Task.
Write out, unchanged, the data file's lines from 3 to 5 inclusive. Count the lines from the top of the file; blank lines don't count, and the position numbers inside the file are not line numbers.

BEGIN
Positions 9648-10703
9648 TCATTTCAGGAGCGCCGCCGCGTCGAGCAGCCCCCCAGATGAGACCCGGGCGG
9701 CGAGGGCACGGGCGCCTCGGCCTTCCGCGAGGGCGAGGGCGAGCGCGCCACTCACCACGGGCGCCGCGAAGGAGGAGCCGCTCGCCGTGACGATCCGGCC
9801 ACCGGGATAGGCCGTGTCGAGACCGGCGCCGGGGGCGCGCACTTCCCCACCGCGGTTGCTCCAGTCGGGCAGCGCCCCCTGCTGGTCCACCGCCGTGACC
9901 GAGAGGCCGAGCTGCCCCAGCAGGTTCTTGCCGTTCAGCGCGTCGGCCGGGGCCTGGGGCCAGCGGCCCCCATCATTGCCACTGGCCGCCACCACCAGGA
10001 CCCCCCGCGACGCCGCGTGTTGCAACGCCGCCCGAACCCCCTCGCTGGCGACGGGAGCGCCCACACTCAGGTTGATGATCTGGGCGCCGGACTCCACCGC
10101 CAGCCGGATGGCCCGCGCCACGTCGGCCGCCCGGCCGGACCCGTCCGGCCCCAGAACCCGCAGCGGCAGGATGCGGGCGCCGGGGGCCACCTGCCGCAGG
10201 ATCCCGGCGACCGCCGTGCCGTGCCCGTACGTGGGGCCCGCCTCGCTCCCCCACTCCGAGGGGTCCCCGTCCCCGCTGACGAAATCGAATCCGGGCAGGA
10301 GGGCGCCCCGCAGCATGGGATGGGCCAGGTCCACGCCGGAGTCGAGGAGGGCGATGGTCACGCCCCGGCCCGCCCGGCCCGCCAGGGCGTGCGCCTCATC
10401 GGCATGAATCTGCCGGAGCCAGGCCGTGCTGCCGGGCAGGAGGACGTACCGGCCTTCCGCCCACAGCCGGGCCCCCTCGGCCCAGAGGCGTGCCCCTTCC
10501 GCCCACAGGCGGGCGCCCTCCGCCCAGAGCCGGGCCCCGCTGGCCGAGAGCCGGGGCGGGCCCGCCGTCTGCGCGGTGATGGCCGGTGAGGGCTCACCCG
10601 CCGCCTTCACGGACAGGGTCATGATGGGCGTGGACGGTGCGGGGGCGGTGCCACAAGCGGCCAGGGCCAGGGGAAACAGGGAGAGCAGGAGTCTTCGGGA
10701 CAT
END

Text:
9701 CGAGGGCACGGGCGCCTCGGCCTTCCGCGAGGGCGAGGGCGAGCGCGCCACTCACCACGGGCGCCGCGAAGGAGGAGCCGCTCGCCGTGACGATCCGGCC
9801 ACCGGGATAGGCCGTGTCGAGACCGGCGCCGGGGGCGCGCACTTCCCCACCGCGGTTGCTCCAGTCGGGCAGCGCCCCCTGCTGGTCCACCGCCGTGACC
9901 GAGAGGCCGAGCTGCCCCAGCAGGTTCTTGCCGTTCAGCGCGTCGGCCGGGGCCTGGGGCCAGCGGCCCCCATCATTGCCACTGGCCGCCACCACCAGGA